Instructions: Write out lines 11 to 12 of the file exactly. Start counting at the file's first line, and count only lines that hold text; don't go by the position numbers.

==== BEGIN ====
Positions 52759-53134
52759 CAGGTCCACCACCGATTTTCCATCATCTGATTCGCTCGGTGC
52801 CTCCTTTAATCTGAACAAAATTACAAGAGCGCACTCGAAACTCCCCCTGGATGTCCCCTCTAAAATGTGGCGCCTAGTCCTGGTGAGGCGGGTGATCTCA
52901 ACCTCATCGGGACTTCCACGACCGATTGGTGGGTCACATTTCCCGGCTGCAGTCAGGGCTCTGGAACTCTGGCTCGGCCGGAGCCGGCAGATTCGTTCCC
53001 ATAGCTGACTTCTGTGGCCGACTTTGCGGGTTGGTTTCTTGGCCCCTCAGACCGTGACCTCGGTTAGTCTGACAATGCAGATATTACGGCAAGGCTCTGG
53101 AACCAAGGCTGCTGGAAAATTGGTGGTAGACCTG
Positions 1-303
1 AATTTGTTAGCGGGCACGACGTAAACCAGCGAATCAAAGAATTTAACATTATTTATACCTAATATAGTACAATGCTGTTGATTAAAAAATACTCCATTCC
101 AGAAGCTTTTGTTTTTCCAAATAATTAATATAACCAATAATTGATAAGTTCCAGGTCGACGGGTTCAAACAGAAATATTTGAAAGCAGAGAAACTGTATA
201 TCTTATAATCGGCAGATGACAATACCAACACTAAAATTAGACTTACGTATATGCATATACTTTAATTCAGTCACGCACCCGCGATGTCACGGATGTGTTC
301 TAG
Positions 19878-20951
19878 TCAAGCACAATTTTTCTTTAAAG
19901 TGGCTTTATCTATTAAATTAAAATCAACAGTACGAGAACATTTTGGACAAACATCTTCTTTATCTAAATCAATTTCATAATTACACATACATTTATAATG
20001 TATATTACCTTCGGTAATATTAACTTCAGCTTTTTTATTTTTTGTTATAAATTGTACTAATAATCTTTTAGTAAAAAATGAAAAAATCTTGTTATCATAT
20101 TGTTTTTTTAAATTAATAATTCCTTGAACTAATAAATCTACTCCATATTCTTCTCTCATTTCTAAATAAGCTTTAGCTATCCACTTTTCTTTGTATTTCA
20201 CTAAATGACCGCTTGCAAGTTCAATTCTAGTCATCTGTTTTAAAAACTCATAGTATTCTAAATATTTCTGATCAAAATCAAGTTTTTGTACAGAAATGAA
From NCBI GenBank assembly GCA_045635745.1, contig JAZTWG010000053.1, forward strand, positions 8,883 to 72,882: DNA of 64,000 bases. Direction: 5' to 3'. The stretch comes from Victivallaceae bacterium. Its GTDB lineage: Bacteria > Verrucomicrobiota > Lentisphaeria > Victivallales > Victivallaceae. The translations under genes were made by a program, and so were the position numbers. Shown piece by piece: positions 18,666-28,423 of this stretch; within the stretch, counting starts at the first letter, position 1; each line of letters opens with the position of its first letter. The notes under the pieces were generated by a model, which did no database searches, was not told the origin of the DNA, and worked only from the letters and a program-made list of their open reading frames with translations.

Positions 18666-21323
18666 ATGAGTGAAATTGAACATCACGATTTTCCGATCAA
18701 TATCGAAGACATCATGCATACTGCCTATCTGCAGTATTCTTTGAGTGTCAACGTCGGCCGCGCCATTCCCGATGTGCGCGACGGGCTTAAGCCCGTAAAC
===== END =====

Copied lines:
301 TAG
Positions 19878-20951